in vivo. eIF4E is overexpressed in many human tumours, such as
breast, colon, and head and neck cancers, non-Hodgkin’s
lymphomas, and chronic and acute myelogenous leukemias.
[130,131]
PI3K
High PI3K activity was implicated in cell transformation and tumour
progression and described in several human cancers, such as ovarian,
gastrointestinal, breast and prostate cancers.
[126,
132–134]
Rheb
Rheb overexpression is described in many tumour cells, and Rheb
upregulation is critical for squamous carcinoma and associates with
poor prognosis in breast and head and neck cancers.
[135,136]
S6K1
S6K1 is overexpressed in in lung and ovary cancers and its
expression correlates with poor prognosis in breast, kidney and
hepatocellular carcinomas.
[137–142]
Tumour suppressor genes
LKB1
Individuals with mutations in LKB1 develop Peutz-Jeghers
syndrome, which includes the occurrence of gastrointestinal tract
hamartomas.
[111,143]
PTEN
Loss of PTEN function has been described in a large proportion of
advanced human cancers, such as melanoma, breast, prostate and
renal cancers. Individuals with inherited mutations in PTEN
develop hamartoma tumour syndromes (Cowden disease,
Bannayan-Riley-Ruvalcaba syndrome, Proteus syndrome,
Lhermitte-Duclos disease) and are at higher risk for developing
several cancers.
[124,132,
143–146]
TSC1/TSC2
Patients with mutations in TSC1 or TSC2 develop tuberous sclerosis
complex (TSC), a syndrome that includes the development of
hamartomas in many organs. Mutations in TSC2 may also lead to the
development of Lymphangioleiomyomatosis (LAM).
[147–149]
mTOR downstream effectors S6K1, 4EBP1 and eIF4E are implicated in cellular transformation,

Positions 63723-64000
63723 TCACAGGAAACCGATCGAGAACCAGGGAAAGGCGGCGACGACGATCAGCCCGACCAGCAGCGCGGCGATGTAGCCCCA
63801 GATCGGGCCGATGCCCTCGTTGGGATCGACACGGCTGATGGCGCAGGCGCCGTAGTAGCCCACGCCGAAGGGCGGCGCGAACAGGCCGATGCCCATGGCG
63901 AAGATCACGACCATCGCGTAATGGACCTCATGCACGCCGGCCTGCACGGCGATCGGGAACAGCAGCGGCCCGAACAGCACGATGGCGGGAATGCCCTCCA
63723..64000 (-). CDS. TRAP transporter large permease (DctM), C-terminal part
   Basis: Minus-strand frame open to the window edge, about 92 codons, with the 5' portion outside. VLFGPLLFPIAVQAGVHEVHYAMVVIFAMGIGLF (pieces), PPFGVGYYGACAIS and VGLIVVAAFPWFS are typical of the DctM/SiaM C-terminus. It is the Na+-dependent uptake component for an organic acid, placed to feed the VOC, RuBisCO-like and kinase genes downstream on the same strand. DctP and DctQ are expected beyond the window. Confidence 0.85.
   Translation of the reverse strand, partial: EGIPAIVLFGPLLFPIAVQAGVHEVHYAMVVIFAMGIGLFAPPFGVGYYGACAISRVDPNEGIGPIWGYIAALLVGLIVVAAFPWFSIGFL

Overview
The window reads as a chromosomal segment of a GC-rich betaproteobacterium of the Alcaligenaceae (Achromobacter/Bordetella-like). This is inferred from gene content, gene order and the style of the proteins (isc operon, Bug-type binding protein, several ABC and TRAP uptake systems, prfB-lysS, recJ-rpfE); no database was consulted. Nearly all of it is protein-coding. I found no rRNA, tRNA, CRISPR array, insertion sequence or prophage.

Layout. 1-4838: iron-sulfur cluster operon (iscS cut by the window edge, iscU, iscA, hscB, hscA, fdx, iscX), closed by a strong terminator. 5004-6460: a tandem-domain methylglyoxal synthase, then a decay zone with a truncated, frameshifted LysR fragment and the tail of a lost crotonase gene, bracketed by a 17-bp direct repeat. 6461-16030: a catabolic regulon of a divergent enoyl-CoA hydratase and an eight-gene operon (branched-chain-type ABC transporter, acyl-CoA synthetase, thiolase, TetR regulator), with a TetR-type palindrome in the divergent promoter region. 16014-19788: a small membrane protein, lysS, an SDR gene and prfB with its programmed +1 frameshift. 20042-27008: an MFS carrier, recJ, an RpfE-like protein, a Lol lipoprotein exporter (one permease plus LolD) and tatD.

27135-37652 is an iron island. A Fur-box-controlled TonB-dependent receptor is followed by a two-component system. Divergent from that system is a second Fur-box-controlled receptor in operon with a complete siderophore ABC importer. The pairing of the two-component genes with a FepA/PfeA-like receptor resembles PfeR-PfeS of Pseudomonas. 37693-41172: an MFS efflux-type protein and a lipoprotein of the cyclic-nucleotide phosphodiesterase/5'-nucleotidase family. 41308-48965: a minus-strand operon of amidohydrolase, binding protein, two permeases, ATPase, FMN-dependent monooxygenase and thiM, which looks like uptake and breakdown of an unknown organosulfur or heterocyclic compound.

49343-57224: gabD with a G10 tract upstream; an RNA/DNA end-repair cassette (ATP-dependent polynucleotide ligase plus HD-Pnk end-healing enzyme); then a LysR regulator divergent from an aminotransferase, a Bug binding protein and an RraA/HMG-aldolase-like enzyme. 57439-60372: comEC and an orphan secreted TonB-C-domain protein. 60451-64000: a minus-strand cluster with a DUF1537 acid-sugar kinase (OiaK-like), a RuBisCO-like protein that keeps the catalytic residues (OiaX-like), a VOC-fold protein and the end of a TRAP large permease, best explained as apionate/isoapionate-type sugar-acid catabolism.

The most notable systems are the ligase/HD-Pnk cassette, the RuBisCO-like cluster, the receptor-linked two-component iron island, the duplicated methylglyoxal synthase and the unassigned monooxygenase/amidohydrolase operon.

and their overexpression has been linked to poor cancer prognosis [127,137,150,151]. Activated
mTOR signalling is also related to the development of syndromes, including Cowden’s syndrome
(PTEN mutations), Peutz-Jeghers syndrome (LKB1 mutations) and tuberous sclerosis (TSC1/2
mutations) [143,152–154]. These syndromes, in which the patients develop benign tumours that
contain architecturally disorganized but well differentiated cells, affect a wide variety of tissues,
comprising brain, skin, kidneys, heart, lung, and the gastrointestinal tract. Though benign, these
syndromes may progress to malignancy.
Int. J. Mol. Sci. 2012, 13 1897
Thus, mTOR signalling is activated in conditions of proliferation deregulation and in many cancer
types. Deregulation of multiple elements of the mTOR pathway (PI3K amplification/mutation, PTEN
loss of function, AKT overexpression, and S6K1, 4EBP1 and eIF4E overexpression) has been reported
in cancer, such as breast, ovarian, renal, colon and head and neck cancers. Taken together, these data